PRAY .... I think not .... for what purpose. If there such a thing as GOD or religion that entity had the opportunity to save 239 innocent passengers and FAILED ..... so praying is a rediculous after thought.

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bluddyhell March 17 2014 at 6:05 PM

239 people to feed for 9 days is a lot of people to feed. I hate to be the bearer of bad news, but if they are alive unless the people are sold to slave trade, I would suspect that some of them are dead already. Heart goes out to them and their families.

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1 reply
truthnocharge bluddyhell March 17 2014 at 6:07 PM

They are all dead...
And they were murdered minutes into the flight.

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2 replies
Sylvie truthnocharge March 17 2014 at 6:13 PM

...and possibly pushed out the door to lighten the load so as to extend the range of the plane?

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Rachel truthnocharge March 17 2014 at 6:21 PM

yes, i'm beginning to think so too, been too long with no ransom request that we know of, unless it's being kept on the dl

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tonyparis4343 March 17 2014 at 8:01 PM

Thanks J. That would also answer somebody else's comment about why cell phones would not have a signal. Maybe. I'm not an expert, but no cell towers in the deep sea far from land I would say. They also say radar coverage is very marginal if they flew south. It's a mystery indeed from what they are letting us know.

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sandlappersatoib March 18 2014 at 9:25 AM

They don't have a friggin' damn clue...HEY MALYASIA...

Let the United States FBI come in and figure it out or at the very least, assist, because you bumbling fools don't ahve a damn clue as how to properly investigate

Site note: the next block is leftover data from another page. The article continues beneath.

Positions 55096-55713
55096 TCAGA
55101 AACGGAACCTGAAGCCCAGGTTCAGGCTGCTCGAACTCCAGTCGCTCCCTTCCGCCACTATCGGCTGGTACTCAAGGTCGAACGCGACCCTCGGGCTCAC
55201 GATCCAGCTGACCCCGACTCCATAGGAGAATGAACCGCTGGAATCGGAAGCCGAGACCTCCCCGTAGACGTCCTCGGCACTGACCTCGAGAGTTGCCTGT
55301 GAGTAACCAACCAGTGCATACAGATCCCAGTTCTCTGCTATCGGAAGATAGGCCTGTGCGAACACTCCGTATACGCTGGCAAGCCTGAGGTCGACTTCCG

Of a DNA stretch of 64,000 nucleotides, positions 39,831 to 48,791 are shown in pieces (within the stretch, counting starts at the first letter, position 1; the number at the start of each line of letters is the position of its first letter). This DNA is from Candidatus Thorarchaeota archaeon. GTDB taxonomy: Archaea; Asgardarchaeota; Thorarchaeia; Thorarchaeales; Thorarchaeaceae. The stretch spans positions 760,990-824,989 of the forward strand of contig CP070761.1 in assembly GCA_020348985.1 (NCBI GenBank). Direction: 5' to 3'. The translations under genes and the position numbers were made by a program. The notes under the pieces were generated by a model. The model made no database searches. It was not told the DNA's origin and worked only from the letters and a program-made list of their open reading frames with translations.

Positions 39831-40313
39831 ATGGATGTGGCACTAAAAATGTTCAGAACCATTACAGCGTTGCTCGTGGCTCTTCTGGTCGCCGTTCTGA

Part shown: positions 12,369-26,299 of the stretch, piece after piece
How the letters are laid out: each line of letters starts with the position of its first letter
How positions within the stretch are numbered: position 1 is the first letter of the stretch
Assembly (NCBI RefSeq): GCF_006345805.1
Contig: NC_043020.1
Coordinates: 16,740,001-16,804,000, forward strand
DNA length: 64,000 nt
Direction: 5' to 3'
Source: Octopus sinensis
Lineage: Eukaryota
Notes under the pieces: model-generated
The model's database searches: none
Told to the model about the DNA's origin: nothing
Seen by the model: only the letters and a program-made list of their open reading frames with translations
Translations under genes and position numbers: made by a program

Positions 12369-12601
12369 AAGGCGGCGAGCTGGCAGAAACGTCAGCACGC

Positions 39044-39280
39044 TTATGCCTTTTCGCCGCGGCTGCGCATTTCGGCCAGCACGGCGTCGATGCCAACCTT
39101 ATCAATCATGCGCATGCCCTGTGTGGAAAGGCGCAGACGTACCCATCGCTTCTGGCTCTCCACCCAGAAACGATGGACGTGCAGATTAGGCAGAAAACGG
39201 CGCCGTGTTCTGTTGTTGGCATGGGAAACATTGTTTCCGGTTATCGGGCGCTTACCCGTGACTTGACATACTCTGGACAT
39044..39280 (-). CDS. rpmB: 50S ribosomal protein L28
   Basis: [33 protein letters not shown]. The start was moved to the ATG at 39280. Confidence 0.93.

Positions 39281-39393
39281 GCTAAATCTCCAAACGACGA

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1 reply
dontberidiculous sandlappersatoib March 18 2014 at 9:28 AM

FBI? Come on, if you're gonna criticize, at least get your agencies right.

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Jennifer Long March 17 2014 at 8:02 PM

Eventually the plane will be found and mystery solved. It is just very sad for everyone.

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2 replies
Cary Jennifer Long March 17 2014 at 8:20 PM

you are very right please pray for the people on bord the plane my heart goes out to every one on the plane right now iamsure they are all very sad andcrying to wanting to go home and be with there fmailys to night cat50cary@gmail.com

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1 reply
dbrockskk1 Cary March 17 2014 at 9:05 PM


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rpthe1 Jennifer Long March 17 2014 at 8:22 PM

Think Emilia Earhart

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1 reply
David S. rpthe1 March 17 2014 at 8:24 PM

Eh......1937 airplane vs. 2014.......let me think....

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MaryJane March 17 2014 at 8:05 PM

Could there have been a problem with lack of oxygen onboard the plane causing the pilots to become disoriented enough to start turning knobs before falling asleep?

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1 reply
rpthe1 MaryJane March 17 2014 at 8:20 PM

Anything is possible. O2 deprivation can sneak up on you without realizing it's happening.

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bkim55 March 17 2014 at 6:01 PM

All they really know for sure, is that they are clueless and have no idea where the plane is.